I applaud the House of Representatives for passing the Violence Against Women Reauthorization Act (VAWA) with bipartisan support — and I urge the Senate to follow their lead to renew and strengthen this landmark law.

Writing and passing VAWA is one of the legislative accomplishments of which I’m most proud. VAWA has transformed the way our country responds to violence against women. And, with each re-authorization, the Congress has expanded VAWA’s provisions on a bipartisan basis to improve protections, including for Native American women and survivors from underserved communities, and improve efforts to prevent intimate partner violence.

While we have made significant progress, there is still much work to do. As many as 1 in 3 women are subjected to domestic violence, dating violence, sexual assault, and stalking at some point in their lives, and the rate is even higher for women of color, Native American women, and members of the LGBTQ community. Growing evidence shows that COVID-19 has only exacerbated the threat of intimate partner violence, creating a pandemic within a pandemic for countless women at risk for abuse. In short, this is an urgent crisis.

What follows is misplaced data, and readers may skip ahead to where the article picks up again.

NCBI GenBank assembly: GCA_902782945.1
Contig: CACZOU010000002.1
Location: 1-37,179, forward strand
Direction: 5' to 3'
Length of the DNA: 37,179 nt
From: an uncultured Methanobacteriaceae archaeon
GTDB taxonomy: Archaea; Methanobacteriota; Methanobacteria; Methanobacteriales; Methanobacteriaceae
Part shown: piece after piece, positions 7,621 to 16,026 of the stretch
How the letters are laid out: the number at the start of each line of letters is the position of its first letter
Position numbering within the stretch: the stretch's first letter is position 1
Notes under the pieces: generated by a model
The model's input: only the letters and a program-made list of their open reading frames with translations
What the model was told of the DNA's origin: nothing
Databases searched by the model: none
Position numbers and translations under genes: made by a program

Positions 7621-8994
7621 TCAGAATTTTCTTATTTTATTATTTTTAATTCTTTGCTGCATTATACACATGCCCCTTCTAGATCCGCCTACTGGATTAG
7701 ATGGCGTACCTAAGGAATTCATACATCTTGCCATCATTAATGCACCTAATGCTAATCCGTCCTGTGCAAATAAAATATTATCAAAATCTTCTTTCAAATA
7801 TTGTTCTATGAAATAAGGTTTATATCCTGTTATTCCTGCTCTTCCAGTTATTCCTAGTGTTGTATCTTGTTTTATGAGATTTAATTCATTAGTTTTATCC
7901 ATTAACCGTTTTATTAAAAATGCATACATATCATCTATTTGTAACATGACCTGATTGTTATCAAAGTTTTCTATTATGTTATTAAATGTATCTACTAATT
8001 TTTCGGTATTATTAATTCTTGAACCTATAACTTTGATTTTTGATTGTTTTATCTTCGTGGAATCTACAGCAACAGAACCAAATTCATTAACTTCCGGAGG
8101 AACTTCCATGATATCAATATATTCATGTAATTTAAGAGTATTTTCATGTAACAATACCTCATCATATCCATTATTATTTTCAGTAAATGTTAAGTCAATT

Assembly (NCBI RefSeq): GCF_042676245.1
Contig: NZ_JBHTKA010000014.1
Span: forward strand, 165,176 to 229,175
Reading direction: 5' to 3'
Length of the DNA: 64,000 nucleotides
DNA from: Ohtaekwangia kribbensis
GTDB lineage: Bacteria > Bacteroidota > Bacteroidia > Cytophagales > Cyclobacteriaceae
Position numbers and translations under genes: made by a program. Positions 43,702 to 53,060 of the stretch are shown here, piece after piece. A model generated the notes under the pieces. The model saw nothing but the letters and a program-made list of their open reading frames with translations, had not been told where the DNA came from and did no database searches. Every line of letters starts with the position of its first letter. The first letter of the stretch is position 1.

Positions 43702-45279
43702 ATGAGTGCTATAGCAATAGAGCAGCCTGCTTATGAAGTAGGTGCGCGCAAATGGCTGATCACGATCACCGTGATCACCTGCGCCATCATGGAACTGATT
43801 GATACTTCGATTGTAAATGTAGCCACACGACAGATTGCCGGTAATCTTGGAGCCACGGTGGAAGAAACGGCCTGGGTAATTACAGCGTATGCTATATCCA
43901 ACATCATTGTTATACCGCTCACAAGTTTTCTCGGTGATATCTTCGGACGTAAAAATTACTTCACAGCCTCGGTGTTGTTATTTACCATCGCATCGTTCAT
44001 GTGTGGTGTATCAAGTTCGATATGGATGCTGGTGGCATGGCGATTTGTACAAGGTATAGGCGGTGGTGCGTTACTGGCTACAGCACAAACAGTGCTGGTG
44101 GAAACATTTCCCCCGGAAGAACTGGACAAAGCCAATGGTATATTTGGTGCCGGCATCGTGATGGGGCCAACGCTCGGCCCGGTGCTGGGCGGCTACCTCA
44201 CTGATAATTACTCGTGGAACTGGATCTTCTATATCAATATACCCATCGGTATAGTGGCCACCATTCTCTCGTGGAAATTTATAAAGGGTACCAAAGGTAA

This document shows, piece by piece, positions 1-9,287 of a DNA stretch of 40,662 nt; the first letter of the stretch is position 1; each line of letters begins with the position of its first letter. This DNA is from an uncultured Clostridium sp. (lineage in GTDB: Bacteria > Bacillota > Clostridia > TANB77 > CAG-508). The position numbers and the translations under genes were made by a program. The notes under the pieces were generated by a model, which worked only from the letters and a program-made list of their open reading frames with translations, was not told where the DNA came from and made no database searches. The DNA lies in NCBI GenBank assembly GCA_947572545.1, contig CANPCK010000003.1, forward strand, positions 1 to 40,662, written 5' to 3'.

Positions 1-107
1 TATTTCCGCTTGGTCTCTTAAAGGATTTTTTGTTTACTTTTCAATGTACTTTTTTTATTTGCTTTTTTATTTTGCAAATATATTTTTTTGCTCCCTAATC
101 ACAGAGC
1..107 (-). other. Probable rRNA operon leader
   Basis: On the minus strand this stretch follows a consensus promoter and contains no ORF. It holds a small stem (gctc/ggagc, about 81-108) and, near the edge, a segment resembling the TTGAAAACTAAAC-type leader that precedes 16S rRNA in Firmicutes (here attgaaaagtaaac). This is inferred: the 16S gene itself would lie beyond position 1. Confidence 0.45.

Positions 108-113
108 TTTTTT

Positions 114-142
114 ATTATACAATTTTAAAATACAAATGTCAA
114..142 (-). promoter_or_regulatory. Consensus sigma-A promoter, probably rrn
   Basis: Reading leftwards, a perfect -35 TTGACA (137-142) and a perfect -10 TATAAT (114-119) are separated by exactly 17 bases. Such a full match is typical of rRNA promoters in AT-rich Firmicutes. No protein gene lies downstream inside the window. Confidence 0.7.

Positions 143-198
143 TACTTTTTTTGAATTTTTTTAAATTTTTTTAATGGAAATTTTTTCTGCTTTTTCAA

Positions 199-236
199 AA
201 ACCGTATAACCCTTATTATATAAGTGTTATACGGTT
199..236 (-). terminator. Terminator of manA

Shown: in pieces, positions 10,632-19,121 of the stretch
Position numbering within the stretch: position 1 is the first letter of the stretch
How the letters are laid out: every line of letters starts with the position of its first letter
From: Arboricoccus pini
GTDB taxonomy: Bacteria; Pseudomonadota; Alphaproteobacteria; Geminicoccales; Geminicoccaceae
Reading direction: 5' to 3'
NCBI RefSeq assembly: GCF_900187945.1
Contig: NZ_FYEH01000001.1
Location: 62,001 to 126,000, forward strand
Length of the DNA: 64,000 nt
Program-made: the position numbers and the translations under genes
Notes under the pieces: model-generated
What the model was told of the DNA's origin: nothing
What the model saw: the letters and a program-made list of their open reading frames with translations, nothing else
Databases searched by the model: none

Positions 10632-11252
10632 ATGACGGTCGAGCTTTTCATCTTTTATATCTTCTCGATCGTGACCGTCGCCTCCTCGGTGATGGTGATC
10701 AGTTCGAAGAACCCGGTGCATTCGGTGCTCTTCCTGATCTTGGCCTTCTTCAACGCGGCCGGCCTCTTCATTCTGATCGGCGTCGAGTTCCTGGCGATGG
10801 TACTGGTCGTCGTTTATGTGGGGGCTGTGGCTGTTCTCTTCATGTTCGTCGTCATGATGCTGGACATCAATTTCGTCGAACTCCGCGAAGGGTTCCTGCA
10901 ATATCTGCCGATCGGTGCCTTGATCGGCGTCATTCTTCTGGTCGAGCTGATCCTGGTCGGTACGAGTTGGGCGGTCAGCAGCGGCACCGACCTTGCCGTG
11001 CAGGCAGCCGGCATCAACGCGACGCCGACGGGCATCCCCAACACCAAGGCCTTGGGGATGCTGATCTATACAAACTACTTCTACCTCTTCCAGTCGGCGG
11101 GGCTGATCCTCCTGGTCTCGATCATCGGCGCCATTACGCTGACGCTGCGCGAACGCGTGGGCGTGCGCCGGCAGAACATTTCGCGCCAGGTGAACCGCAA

This should not be a Democratic or Republican issue — it’s about standing up against the abuse of power and preventing violence. I am grateful to the House of Representatives for their leadership and dedication to ending gender-based violence. Now, I urge the Senate to follow past precedent and bring a strong bipartisan coalition together to ensure the passage of VAWA so that I can sign this legislation as soon as possible.


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